Name: Marie and Pierre Curie enhanced the understanding of radioactivity through their research of radioactive materials (discovering radium and polonium). This helped to show what happened when atoms were affected and observed.
    Date Adopted: 1898
    The Curies shared a Nobel Prize with Henri Becquerel.
  • Robert Millikan

    Robert Millikan
    Robert Millikan discovered the exact charge of the electron in his “Oil Drop Experiment”, further enhancing the model of J.J. Thomson.
    He performed this experiment with the aid of Harvey Fletcher.Date Adopted: 1908
    He performed this experiment with the aid of Harvey Fletcher.
  • Ernest Rutherford

    Ernest Rutherford
    Name: Ernest Rutherford performed an experiment where he shot alpha particles at gold foil, expecting them to pass right through. Some bounced back, however, and he formulated the planetary model, which showed that most of the mass of an atom was concentrated in the center (nucleus).
    Date Adopted: 1909
    Ernest Rutherford was the student of J.J. Thomson (he was trying to prove Thomson’s model with his experiment, but ended up disproving it).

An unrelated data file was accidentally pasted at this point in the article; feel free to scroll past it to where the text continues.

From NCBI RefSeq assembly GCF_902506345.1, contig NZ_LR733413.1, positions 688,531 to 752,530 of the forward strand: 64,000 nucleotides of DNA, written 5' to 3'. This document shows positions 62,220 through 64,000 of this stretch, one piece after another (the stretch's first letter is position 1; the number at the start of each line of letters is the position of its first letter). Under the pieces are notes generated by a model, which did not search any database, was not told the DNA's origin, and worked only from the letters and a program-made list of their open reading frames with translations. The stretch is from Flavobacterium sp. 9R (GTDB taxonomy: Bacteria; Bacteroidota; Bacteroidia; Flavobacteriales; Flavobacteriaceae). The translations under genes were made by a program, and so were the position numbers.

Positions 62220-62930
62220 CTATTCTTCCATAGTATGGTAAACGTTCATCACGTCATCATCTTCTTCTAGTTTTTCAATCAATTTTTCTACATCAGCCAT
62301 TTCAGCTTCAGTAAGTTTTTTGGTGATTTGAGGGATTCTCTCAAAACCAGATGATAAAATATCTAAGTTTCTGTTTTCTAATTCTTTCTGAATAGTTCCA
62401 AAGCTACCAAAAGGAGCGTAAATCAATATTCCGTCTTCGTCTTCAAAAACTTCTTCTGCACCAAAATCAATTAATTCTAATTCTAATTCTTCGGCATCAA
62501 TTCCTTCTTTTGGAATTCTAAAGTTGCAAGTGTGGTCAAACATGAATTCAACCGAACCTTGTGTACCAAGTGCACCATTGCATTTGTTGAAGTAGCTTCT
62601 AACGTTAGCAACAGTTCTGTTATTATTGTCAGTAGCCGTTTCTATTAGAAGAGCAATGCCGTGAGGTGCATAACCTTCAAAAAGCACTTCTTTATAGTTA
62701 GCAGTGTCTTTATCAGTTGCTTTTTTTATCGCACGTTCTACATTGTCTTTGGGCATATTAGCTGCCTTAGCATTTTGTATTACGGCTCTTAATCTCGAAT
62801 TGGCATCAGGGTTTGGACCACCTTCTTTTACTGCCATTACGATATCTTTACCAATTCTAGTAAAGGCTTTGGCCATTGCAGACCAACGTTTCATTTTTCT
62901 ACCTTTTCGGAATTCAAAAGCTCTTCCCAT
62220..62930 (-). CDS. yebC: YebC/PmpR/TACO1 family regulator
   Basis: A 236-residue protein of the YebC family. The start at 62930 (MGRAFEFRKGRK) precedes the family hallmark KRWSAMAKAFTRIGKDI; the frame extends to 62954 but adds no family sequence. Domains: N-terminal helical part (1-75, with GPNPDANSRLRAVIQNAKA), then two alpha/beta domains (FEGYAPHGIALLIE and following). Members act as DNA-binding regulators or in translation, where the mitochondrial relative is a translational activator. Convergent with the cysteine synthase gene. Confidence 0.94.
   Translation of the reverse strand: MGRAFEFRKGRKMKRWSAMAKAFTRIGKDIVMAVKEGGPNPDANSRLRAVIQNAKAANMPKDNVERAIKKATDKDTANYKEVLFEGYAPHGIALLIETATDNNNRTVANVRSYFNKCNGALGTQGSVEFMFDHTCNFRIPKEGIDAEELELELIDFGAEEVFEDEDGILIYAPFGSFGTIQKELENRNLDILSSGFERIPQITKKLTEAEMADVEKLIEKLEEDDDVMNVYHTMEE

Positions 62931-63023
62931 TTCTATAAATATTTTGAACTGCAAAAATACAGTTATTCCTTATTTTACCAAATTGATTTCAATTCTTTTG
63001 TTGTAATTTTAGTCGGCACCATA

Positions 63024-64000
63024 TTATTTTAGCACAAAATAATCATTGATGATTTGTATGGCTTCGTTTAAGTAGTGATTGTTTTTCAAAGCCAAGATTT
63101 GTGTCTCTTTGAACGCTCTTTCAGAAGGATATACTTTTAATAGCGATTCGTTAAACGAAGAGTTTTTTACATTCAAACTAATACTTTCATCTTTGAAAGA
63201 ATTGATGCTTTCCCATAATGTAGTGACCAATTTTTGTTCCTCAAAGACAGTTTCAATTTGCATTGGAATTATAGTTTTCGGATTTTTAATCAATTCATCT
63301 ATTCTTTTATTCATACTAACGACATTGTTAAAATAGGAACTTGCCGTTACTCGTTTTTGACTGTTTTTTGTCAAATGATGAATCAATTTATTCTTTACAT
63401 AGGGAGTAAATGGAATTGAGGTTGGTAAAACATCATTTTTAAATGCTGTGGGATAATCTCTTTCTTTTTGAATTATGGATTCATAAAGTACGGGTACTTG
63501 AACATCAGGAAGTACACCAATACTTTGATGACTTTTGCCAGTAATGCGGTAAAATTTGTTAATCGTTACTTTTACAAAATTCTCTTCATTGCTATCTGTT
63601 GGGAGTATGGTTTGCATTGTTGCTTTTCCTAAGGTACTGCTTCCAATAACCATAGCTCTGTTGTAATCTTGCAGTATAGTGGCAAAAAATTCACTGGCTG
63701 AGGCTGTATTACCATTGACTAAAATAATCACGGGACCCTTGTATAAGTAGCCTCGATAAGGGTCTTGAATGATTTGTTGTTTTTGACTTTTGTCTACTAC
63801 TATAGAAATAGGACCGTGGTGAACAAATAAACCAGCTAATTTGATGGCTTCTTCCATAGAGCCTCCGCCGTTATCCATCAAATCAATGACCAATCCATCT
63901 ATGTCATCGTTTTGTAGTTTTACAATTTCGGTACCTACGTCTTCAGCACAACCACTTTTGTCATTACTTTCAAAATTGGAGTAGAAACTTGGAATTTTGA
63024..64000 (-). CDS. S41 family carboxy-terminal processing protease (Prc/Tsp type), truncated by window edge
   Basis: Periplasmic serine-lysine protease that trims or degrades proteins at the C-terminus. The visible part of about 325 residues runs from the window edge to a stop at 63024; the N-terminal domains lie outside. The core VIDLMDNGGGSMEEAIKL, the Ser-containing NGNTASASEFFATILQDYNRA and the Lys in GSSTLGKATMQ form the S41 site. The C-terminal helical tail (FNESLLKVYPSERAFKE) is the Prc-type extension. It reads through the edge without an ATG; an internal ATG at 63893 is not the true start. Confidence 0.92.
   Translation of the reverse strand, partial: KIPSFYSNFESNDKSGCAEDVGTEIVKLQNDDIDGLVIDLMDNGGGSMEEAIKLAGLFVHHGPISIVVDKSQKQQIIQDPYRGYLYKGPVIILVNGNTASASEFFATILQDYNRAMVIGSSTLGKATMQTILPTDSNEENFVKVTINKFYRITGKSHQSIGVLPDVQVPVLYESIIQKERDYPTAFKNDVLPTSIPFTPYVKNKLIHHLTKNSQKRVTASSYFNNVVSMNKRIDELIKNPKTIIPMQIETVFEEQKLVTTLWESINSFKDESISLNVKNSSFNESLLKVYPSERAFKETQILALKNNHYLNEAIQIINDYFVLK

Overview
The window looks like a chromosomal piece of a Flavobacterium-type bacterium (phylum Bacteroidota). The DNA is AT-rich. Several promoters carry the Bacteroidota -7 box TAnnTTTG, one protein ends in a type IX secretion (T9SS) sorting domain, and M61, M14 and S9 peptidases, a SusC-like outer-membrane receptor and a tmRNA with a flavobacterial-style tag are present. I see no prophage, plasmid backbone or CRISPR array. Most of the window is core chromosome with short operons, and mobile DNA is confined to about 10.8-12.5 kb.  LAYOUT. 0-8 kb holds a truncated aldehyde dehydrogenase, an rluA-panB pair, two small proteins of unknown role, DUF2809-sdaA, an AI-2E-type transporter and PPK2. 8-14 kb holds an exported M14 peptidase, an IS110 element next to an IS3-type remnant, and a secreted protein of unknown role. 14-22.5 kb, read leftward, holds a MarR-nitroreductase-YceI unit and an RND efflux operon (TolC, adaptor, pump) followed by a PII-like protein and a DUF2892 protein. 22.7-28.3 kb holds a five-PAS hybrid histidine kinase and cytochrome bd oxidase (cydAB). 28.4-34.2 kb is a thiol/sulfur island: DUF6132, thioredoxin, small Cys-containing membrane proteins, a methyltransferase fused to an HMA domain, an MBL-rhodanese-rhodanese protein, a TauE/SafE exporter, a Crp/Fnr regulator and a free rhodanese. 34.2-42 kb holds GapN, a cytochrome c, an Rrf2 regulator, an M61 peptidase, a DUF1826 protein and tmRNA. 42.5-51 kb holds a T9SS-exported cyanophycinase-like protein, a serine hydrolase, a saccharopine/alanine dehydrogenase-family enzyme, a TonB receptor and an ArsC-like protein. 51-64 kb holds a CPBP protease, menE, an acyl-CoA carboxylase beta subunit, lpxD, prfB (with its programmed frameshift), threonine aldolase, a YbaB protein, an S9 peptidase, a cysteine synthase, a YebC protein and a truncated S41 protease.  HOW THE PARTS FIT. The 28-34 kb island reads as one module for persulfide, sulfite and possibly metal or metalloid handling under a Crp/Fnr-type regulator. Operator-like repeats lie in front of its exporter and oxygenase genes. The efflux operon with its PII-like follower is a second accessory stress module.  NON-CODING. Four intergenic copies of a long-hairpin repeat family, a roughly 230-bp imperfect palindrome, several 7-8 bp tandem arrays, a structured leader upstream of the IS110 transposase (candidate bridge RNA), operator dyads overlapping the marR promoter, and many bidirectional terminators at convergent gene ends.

• Niels Bohr

    Niels Bohr
    Niels Bohr said that electrons had quantified amounts of energy using Planck’s Quantum theory. He proposed a new model of the atom where the electrons travel around the nucleus in orbits determined by their energy levels.
    Date Adopted: 1913
    Consulted and looked up to Ernest Rutherford.
  • Erwin Schrodinger

    Erwin Schrodinger
    Name: Erwin Schrodinger introduced the Schrodinger equation, which allowed the motion of the electron to be determined more accurately. This increased the accuracy of Bohr’s model.
    Date Adopted: 1926
    Schrodinger succeeded Max Planck at the Friedrich Wilhelm University.
  • Henry Mosely

    Henry Mosely
    Henry Moseley is best known for formulation Moseley’s Law. This law states that there is a systematic relationship between the energy (wavelength in x-ray spectroscopy) of a given element and its atomic number. This supported the periodic table and Bohr’s model of quantized energy.
    Date Adopted: 1915
  • James Chadwick

    James Chadwick
    Name: James Chadwick discovered the neutrally charged neutron, the discovery that ultimately led to the atomic bomb. He enhanced Bohr’s model by adding neutrons to the nucleus.
    Date Adopted: 1931
    Chadwick studied under Rutherford at Manchester College and Cambridge.
  • Plum Pudding Atom (Thomson)

    Plum Pudding Atom (Thomson)
  • Werner Heisenberg

    Werner Heisenberg
    Name: Werner Heisenberg created the uncertainty principle, which took away the accuracy of Bohr’s model (the new electron cloud model was proposed after this). He kept the idea of quantized energy in electrons, but took away the ability to predict where they will be.
    Date Adopted: 1927
    Heisenberg looked up to Max Planck as a mentor.
  • Planetary Atom (Rutherford)

    Planetary Atom (Rutherford)
  • Bohr Atom

    Bohr Atom
  • Electron Cloud Atom (Heisenberg)

    Electron Cloud Atom (Heisenberg)
  • Period: to

    A Few Important Notes